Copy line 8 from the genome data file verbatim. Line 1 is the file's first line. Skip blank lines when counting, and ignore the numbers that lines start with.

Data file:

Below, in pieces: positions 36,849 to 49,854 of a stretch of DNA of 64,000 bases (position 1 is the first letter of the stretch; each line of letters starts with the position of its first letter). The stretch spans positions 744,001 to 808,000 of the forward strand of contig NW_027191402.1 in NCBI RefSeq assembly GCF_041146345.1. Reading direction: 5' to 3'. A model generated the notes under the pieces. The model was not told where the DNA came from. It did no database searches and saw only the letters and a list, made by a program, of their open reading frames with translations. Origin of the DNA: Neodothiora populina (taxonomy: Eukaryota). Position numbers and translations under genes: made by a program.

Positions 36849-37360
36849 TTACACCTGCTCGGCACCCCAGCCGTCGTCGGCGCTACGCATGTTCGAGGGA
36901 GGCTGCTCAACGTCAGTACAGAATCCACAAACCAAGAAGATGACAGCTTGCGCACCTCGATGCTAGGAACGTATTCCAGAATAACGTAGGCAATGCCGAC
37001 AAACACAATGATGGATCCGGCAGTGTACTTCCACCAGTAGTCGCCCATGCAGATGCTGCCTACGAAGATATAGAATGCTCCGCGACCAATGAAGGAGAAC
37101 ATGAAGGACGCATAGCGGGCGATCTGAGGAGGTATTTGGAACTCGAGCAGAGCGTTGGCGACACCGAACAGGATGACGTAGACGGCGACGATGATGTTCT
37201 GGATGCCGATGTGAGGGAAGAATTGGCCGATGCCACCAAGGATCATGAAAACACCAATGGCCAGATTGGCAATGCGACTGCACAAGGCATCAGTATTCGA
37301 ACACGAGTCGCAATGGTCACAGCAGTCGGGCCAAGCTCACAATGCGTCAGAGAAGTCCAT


37301 ACACGAGTCGCAATGGTCACAGCAGTCGGGCCAAGCTCACAATGCGTCAGAGAAGTCCAT